Concluding remarks by the Chairperson

Trade Policy Review: Ukraine

This first Trade Policy Review has come at an important juncture for Ukraine. Having been through very challenging economic and political circumstances, there are encouraging signs that the Ukrainian economy is stabilizing and that growth may resume. This review has captured the latest development, and shown that the fruits of ongoing reforms could be a strong stimulant for more to come.

Over the past two days, we have had a useful discussion, thanks to the contributions made by the head of the Ukrainian delegation, H.E. Ms Nataliya Mykolska, Deputy Minister of Economic Development and Trade of Ukraine; our discussant, H.E. Mr. Remigi Winzap (Ambassador, Permanent Representative of Switzerland to the WTO); and the 26 delegations that took the floor.

Many Members acknowledged that Ukraine’s accession to the WTO in 2008 provided the foundations for an open, liberal, predictable, and transparent trade regime. In particular, Ukraine was commended for its low, fully bound tariffs and for its extensive commitments under the GATS. In a more benign environment, these should lead to flourishing trade and investment relations between Ukraine and the rest of the world. Some Members also complimented Ukraine for its active participation in the WTO and its acceptance of new obligations under the WTO framework, as seen in its recent ratifications of the Agreement on Trade Facilitation, the Protocol Amending the TRIPS Agreement, and the Agreement on Government Procurement.

Although Ukraine was given due recognition for its many notifications of legislation and trade measures, several Members would like to see greater transparency in Ukraine’s agricultural support measures, the progress of its privatization and ongoing economic reforms, and the operation of its state trading enterprises. Members noted that the predictability of Ukraine’s trade regime, while generally stable, had at times been undermined by certain actions such as its attempt to renegotiate a multitude of tariff concessions, the imposition of temporary import surcharges, and the resort to temporary restrictions on exports and imports. Other areas of concern raised by Members included TBT and SPS measures, IP protection, and Ukraine’s use of contingency measures.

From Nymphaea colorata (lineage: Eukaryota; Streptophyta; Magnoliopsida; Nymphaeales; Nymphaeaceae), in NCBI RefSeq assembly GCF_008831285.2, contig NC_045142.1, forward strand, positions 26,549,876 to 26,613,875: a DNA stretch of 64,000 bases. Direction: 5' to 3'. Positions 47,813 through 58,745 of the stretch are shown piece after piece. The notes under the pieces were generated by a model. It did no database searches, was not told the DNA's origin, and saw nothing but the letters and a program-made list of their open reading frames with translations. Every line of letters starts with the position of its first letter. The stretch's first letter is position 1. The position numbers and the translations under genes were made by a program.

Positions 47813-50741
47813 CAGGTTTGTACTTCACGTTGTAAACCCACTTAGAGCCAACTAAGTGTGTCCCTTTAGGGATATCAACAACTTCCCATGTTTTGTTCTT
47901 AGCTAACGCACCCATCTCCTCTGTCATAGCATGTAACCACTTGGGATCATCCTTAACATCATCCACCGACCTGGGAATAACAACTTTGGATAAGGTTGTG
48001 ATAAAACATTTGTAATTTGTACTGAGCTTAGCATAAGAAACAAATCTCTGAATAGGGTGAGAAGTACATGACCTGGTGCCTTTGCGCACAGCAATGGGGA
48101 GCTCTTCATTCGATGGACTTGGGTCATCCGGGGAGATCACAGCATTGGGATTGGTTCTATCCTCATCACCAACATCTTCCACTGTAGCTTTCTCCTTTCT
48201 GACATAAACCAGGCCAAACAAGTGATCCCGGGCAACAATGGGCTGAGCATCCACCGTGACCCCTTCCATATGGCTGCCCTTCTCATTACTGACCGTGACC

While the adoption of new Tax Codes and Customs Codes were important reform outcomes, it was also noted that legislation was not applied uniformly across all customs offices, and that documentation requirements could still be cumbersome and excessive despite the move towards streamlined electronic procedures. Customs valuation and delays in VAT reimbursement were topics of widespread concern. It was encouraging to hear from the Deputy Minister that Ukraine had taken steps to address these issues. Separately, the rationale for measures such as a ten‑year export ban on timber, local content requirements, and price controls on alcoholic beverages was questioned. One Member highlighted certain trade-related measures which had significant effects on its bilateral economic relations with Ukraine.

Members observed that Ukraine had complemented its WTO commitments with free trade agreements that it had negotiated with key trading partners. The Association Agreement with the European Union stood out among them. Many Members saw it as a comprehensive agenda and catalyst for Ukraine to strengthen its protection of intellectual property rights, align its TBT and SPS standards with others’, and adopt simplified, non-discriminatory and more transparent administrative practices.

Many Members acknowledged Ukraine’s achievements in improving its legal and administrative framework affecting business, and its willingness to make further improvements. Some also encouraged Ukraine to continue its fight against corruption and build a fully independent and efficient legal system.

This Trade Policy Review will be successfully concluded within a month, as soon as Ukraine has responded to all outstanding questions. While Ukraine’s current economic plight may have been driven by forces beyond the scope of our multilateral framework, the long-term strength of Ukraine’s economy will certainly benefit from good governance and the sustained implementation of reforms, with the WTO being an important anchor in this process. Ukraine has expressed its determination to move ahead. By the time of the next TPR, the benefits of such a determined course should be clearly visible.

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